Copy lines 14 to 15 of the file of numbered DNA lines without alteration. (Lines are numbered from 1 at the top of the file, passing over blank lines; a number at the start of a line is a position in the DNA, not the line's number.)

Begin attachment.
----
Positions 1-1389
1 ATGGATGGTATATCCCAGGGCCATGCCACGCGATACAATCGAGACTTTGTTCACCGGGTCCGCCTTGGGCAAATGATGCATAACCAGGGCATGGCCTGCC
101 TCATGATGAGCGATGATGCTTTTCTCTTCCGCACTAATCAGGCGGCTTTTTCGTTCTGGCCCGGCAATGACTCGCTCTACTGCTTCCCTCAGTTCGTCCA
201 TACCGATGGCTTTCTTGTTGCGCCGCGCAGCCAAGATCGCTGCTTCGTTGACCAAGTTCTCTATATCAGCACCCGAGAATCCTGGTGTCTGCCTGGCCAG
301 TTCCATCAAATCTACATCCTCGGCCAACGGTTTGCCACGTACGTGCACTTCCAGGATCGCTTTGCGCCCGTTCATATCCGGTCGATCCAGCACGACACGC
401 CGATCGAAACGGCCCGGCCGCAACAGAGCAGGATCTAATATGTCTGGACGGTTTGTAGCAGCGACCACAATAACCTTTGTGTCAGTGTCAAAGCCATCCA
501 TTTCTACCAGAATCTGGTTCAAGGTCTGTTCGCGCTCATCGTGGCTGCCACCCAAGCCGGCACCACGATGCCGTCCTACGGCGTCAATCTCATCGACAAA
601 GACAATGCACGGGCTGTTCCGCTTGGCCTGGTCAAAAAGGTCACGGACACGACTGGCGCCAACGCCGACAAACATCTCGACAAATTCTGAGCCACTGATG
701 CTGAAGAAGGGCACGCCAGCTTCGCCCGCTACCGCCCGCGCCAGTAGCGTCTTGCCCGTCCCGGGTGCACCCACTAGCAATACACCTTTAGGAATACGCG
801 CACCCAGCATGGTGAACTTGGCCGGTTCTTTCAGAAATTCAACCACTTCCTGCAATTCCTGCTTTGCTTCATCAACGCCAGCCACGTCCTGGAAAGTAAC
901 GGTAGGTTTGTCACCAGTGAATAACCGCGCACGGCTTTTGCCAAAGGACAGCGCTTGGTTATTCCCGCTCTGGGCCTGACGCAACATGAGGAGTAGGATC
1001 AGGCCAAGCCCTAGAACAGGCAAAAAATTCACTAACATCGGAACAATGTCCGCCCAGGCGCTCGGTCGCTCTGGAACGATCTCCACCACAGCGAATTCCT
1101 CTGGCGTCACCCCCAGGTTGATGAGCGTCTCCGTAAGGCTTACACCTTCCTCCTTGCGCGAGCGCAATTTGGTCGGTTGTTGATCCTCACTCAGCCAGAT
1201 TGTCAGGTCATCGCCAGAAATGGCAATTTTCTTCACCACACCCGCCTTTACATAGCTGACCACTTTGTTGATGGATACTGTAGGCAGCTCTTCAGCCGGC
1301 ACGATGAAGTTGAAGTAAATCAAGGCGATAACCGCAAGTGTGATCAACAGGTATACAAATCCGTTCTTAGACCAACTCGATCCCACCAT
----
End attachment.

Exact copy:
1201 TGTCAGGTCATCGCCAGAAATGGCAATTTTCTTCACCACACCCGCCTTTACATAGCTGACCACTTTGTTGATGGATACTGTAGGCAGCTCTTCAGCCGGC
1301 ACGATGAAGTTGAAGTAAATCAAGGCGATAACCGCAAGTGTGATCAACAGGTATACAAATCCGTTCTTAGACCAACTCGATCCCACCAT